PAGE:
This past week I talked with a design agency who was about to embark upon their first responsive web design project. It sounded rather app-like. They were interested in hearing about my experiences, what to expect, what the process is like or could be like, what the deliverables should be, things to watch out for, and things like that.
This is what we talked about:
- The "mobile first" philosophy is a great fit particularly for web apps getting a fresh start. Designing first for a small screen means making the tough decisions about what is most important and what can be cut.
- As you scale up in screen width from there, consider loading in any additional content you need dynamically. That means small screens (often mobile devices with slower internet connections) aren't downloading things they don't need, which keeps things fast. Here's a technique to do that while maintaining the media queries in CSS. Demo.
- Media is an important consideration. Make sure your images/audio/video scale well and that you aren't serving (for instance) desktop size images to mobile size devices. This is particularly challenging. There are a couple of responsive images solutions out there now to pick from. Video is harder, but you can at least make it fluid.
- Don't forget about the X-axis (left and right) while designing. I think navigation that slides in from the side no matter where you are on the site is a pretty nice technique (ala Facebook iPhone app). Here are other responsive navigation patterns you can look at. Mobile design isn't just squishing things to fit in one long vertical column.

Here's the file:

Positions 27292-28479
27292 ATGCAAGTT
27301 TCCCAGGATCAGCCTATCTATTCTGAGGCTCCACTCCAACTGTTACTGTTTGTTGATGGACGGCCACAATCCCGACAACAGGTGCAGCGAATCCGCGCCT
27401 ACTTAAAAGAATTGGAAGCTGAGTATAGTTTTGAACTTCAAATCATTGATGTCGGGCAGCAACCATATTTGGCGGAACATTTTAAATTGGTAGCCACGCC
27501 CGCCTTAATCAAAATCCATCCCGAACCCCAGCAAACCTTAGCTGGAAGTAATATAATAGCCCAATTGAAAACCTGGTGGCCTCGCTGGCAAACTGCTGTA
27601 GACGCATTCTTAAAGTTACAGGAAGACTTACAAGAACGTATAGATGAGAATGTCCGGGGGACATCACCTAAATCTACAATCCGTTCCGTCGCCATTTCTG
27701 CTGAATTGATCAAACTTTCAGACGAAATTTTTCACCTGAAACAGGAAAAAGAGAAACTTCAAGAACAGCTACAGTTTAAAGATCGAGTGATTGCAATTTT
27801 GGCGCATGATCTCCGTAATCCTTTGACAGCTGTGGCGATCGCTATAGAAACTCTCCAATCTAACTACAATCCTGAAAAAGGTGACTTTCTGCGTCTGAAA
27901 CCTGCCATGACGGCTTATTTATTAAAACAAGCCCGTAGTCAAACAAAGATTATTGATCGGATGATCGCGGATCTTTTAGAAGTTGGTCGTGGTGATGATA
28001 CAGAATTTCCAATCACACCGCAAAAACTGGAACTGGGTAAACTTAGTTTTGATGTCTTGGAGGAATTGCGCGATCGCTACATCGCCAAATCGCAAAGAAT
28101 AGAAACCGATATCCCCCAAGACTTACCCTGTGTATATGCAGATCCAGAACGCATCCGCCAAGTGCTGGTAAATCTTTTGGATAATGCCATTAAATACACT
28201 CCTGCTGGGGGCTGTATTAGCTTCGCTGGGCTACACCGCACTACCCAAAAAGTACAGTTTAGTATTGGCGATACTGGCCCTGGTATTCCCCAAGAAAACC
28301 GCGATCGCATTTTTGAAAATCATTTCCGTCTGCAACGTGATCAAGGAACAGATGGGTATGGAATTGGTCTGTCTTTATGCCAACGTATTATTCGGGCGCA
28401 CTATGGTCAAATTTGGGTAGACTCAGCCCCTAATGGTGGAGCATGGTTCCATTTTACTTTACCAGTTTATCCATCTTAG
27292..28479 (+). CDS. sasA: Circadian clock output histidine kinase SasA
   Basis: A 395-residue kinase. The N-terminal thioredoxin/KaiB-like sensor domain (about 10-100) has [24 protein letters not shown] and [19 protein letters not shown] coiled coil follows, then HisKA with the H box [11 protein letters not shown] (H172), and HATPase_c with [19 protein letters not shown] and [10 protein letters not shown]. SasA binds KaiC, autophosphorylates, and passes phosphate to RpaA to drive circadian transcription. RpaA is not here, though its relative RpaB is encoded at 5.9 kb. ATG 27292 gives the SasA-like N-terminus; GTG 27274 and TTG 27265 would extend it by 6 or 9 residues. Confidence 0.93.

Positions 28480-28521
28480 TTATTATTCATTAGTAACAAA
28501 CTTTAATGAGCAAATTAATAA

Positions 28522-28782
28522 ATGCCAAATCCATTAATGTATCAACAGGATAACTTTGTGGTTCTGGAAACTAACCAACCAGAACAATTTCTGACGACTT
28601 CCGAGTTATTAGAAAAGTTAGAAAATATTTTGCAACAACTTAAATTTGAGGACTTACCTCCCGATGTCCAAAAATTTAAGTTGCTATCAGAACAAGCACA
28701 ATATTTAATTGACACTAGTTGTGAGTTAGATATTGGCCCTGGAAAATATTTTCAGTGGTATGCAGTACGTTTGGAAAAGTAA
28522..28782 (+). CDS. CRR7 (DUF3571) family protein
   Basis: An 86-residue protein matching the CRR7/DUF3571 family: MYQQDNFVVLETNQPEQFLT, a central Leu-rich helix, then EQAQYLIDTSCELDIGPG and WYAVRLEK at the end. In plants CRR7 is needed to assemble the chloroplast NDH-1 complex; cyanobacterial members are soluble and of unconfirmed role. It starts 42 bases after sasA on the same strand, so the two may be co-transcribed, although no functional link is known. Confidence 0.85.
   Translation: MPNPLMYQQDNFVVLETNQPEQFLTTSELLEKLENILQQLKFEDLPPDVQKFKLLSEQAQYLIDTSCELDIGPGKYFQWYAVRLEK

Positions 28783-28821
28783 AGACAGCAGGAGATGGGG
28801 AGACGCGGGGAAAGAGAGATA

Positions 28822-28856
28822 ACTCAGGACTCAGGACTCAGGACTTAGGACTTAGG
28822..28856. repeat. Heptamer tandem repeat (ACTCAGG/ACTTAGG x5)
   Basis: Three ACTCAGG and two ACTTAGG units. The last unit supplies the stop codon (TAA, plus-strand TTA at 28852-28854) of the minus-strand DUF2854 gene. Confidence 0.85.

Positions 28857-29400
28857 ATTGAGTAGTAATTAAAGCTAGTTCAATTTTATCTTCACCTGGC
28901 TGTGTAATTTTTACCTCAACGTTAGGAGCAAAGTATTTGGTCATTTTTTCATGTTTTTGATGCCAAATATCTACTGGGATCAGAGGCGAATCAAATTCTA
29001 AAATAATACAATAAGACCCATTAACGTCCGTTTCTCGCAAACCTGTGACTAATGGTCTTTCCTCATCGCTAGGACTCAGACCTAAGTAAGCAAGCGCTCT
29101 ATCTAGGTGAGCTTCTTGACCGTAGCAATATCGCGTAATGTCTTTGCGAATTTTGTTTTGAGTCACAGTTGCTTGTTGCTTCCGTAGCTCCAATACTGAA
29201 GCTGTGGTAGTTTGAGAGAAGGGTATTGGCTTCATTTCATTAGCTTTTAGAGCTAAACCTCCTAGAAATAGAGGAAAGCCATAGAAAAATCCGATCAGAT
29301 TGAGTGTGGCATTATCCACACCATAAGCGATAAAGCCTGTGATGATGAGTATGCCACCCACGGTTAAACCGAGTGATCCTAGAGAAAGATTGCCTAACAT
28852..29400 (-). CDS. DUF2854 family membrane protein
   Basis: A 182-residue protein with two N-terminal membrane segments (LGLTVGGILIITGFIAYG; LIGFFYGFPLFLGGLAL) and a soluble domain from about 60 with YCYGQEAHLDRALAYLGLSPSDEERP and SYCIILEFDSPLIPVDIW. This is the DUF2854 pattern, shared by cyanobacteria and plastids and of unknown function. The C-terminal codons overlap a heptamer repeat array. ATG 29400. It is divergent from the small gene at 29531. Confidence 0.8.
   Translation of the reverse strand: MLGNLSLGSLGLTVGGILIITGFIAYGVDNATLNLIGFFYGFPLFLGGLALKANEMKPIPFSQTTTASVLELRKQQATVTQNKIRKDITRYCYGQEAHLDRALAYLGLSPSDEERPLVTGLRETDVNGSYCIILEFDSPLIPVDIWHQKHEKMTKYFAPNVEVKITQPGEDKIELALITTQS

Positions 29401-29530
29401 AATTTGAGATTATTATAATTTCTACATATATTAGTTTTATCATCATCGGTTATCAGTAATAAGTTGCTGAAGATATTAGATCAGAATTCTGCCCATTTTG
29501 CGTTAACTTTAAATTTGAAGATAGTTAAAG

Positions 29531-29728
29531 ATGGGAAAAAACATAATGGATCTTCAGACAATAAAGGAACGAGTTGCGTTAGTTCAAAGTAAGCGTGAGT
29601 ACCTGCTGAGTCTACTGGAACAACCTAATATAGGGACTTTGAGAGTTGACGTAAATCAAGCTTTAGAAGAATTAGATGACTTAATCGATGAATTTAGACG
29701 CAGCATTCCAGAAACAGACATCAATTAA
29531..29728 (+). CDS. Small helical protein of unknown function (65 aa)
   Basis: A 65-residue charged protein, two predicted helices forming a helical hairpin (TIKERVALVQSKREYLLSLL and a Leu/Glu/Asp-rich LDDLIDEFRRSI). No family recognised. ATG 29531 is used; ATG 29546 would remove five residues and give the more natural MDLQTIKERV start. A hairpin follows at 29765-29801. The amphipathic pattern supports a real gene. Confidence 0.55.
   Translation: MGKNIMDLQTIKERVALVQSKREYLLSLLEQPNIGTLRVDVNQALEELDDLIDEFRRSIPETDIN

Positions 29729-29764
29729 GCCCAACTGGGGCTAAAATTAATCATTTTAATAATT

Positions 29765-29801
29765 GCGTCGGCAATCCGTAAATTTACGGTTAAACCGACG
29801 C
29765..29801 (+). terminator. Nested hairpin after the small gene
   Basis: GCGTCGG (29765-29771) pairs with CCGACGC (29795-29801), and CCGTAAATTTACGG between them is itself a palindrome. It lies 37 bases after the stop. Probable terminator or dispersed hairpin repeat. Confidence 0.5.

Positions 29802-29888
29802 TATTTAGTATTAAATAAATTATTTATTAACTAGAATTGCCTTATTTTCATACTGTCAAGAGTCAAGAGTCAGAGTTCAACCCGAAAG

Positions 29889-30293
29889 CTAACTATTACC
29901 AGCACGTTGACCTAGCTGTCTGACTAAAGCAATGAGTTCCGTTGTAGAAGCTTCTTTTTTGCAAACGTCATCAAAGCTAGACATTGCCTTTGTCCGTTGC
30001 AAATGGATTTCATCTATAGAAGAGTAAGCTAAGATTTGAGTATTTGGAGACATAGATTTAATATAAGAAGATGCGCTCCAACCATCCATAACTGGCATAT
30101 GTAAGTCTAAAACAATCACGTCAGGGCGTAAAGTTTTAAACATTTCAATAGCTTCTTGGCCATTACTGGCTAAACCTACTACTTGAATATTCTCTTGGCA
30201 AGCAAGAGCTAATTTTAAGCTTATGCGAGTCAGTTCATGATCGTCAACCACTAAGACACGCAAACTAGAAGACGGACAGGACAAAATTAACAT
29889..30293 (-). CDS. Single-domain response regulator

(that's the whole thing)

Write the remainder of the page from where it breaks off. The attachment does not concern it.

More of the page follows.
- Your workflow will probably be more iterative than it has been in the past. Do mockups, code them and get them in the browser, find points of particular struggle, then get everyone back at the table and work them out. Repeat.
- Responsive design isn't always the answer. Sometimes a dedicated mobile site or app is. Although when starting a project fresh, it often is. Plus, Google likes it and working with a single code base is nice.
- Don't think in terms of exact screen sizes. Perhaps mockup a smallish, mediumish, and largish design and work from that. "Breakpoints" (where the design shifts around via media queries, beyond what the fluid grid is doing) should be "shrink it till it breaks, put breakpoint there, shrink it till it breaks, put breakpoint there, repeat". And don't forget about vertical media queries.
- The "deliverables" to the client should definitely be a fully interactive HTML/CSS/JS website, even if they will be doing the actual implementation of it themselves. There is too much interactivity and too many possible screen sizes to make flat design comps workable.
- Gallery of lots of responsive sites: http://mediaqueri.es/
- Use as much "real" of data/copy/media as you can. Even if you fake it. If you do fake it, use real looking stuff, not cats.
- Testing on real devices is a good idea. Adobe Shadow can help make that easier.
- BrowserStack has a bunch of virtual devices you can test on.
- Remember to think about interactions. Desktop has keyboard and mouse, mobile has touch and gestures. If you were, for instance, designing an interaction with drag-and-drop, that needs very different implementations depending on the environment.
- Hover is totally out.
- Sometimes the "source order" in the HTML makes shuffling things around a pain. Here's a clever little ditty for moving things around. And the future, if you are interested.
- If you haven't read them, the classic reads are this article and this book.